What does it take to change your behaviour?

Many of the leading causes of illness and death in the world are caused by human behaviours, such as eating a poor diet, being physically inactive, and smoking. Interventions and policies designed to change these behaviours can improve individual and population health at a relatively low cost, and are therefore crucial for health and wellbeing, and for national economies.

Fig. 1. The COM-B Model of Behaviour Change.

Behaviour change interventions are complex as multiple factors are involved. There are many theories of behaviour and behaviour change that aim to explain and predict when, why and how behaviour change occurs. The most basic model of behaviour change is COM-B (Fig. 1) which states that for a behaviour to occur, a person must have the capability, opportunity and motivation to change (Michie et al., 2014; Michie et al., 2011).

The COM-B model and most theories, however, do not provide specific guidance about what techniques to use to change different aspects of capability (e.g. increasing knowledge and skills), opportunity (e.g. providing walking paths, free smoking cessation services) and motivation (e.g. increasing people’s confidence to change or their belief that change will have good consequences for them and/or others). We can think of these aspects of capability, opportunity and motivation as the mechanisms of action by which intervention techniques have their effect on behaviour (Fig. 2). For example, an intervention for medication adherence may involve the use of the behaviour change technique prompts or cues (e.g. setting a daily reminder alert on the phone) to influence an individual’s memory, attention and decision processes (mechanisms of action), thus reminding them to take their medication at the same time each day (i.e. behaviour change).

This project, The Theories and Techniques of Behaviour Change Project (www.ucl.ac.uk/behaviour-change-techniques), aims to develop a method for linking behaviour change techniques to their mechanisms of action. To achieve this, we conducted four studies, one to look at how researchers have reported their studies in terms of the links between behaviour change techniques and mechanisms of action, and the other three to work with experts to build a shared view about the links.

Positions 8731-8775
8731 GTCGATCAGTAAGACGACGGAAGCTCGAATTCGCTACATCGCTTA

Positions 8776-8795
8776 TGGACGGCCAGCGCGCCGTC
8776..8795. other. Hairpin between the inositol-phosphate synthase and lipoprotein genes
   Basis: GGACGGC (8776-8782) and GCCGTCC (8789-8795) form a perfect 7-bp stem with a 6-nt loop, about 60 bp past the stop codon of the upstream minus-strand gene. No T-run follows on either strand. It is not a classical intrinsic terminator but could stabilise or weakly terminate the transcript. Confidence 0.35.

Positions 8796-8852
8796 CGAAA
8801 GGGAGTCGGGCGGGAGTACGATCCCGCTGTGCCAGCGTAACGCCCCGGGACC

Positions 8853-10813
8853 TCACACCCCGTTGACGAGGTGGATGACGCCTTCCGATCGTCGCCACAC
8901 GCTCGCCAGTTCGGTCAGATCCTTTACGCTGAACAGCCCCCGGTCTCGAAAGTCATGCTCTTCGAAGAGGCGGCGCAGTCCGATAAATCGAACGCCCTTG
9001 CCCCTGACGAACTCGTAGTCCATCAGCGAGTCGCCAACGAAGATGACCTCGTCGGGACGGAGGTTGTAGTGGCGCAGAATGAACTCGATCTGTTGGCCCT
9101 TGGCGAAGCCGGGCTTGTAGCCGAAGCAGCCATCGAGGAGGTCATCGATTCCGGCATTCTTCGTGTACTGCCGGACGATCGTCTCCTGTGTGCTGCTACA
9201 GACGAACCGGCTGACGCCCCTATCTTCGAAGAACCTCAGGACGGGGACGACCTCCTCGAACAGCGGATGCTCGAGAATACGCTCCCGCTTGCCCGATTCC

The first study investigated links between behaviour change techniques and mechanisms of action that authors have identified in their work and reported in published articles describing behaviour change interventions. The second study investigated the thinking of international experts in behaviour change about links between behaviour change techniques and mechanisms. The third study compared the results of the first two studies (i.e. published articles and international experts), and identified a set of links between intervention techniques and mechanisms of action informed by both sources. The final study investigated whether there are groups of techniques that tend to occur together in interventions, and, if so, whether these are linked to particular theories of behaviour change.

Fig. 2. Behaviour change techniques lead to behaviour change through a variety of mechanisms of action.

By understanding the processes through which behaviour change interventions have their effects, we can develop more effective interventions and develop our knowledge of how interventions work (and why they don’t). The results of this programme of work will provide behaviour change researchers and intervention designers with a more efficient way to develop sound, theory-based interventions.

Hilary N. K. Groarke, Marta M. Marques, Rachel Carey, Susan Michie
University College of London, United Kingdom



From Theory-Inspired to Theory-Based Interventions: A Protocol for Developing and Testing a Methodology for Linking Behaviour Change Techniques to Theoretical Mechanisms of Action.
Michie S, Carey RN, Johnston M, Rothman AJ, de Bruin M, Kelly MP, Connell LE
Ann Behav Med. 2016 Jul 11


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